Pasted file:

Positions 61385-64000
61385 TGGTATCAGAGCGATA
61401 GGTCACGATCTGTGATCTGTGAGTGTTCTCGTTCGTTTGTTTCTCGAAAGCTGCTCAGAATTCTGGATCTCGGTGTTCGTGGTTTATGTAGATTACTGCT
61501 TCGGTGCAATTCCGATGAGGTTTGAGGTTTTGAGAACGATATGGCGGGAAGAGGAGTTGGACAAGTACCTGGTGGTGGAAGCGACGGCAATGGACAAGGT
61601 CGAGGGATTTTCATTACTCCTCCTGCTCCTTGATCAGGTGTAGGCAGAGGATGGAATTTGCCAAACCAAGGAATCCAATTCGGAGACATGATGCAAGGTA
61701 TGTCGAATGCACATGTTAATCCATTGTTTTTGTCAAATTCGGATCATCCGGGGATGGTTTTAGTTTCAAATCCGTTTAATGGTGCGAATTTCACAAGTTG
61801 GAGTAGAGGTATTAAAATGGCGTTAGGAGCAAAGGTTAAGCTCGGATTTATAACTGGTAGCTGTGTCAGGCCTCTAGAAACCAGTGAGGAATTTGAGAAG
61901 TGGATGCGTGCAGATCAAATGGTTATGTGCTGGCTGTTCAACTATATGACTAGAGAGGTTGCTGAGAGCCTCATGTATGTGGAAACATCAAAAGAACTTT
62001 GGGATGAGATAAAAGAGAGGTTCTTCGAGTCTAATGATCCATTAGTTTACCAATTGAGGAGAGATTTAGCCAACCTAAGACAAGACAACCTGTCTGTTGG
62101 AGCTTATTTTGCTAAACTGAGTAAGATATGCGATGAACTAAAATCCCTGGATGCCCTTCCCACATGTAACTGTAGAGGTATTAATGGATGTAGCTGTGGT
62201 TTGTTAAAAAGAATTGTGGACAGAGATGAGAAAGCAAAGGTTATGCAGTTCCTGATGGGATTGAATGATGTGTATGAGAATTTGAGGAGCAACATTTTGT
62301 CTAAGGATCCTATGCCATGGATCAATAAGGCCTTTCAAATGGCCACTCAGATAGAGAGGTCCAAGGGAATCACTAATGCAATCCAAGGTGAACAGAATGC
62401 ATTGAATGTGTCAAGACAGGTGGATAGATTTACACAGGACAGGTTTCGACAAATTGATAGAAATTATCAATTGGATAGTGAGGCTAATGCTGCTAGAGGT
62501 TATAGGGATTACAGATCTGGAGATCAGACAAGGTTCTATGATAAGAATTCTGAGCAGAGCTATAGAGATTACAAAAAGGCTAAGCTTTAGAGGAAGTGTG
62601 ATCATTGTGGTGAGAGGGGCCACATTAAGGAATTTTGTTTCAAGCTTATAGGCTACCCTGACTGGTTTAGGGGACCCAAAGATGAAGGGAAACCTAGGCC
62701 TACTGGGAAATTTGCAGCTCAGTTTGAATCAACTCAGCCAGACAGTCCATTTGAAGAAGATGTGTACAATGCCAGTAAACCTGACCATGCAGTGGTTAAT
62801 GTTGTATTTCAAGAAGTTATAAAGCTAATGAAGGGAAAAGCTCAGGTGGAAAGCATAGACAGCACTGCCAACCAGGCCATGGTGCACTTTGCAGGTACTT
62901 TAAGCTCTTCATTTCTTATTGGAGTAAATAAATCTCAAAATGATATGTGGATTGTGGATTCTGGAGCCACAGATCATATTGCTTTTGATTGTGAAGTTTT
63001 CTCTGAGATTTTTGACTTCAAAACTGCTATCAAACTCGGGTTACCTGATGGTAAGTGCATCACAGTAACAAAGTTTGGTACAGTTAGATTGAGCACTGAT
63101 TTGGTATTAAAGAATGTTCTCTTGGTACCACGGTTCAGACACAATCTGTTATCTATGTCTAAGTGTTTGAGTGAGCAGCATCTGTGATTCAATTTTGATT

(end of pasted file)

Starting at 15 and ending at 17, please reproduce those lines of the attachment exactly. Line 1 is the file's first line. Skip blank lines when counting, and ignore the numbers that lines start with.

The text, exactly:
62601 ATCATTGTGGTGAGAGGGGCCACATTAAGGAATTTTGTTTCAAGCTTATAGGCTACCCTGACTGGTTTAGGGGACCCAAAGATGAAGGGAAACCTAGGCC
62701 TACTGGGAAATTTGCAGCTCAGTTTGAATCAACTCAGCCAGACAGTCCATTTGAAGAAGATGTGTACAATGCCAGTAAACCTGACCATGCAGTGGTTAAT
62801 GTTGTATTTCAAGAAGTTATAAAGCTAATGAAGGGAAAAGCTCAGGTGGAAAGCATAGACAGCACTGCCAACCAGGCCATGGTGCACTTTGCAGGTACTT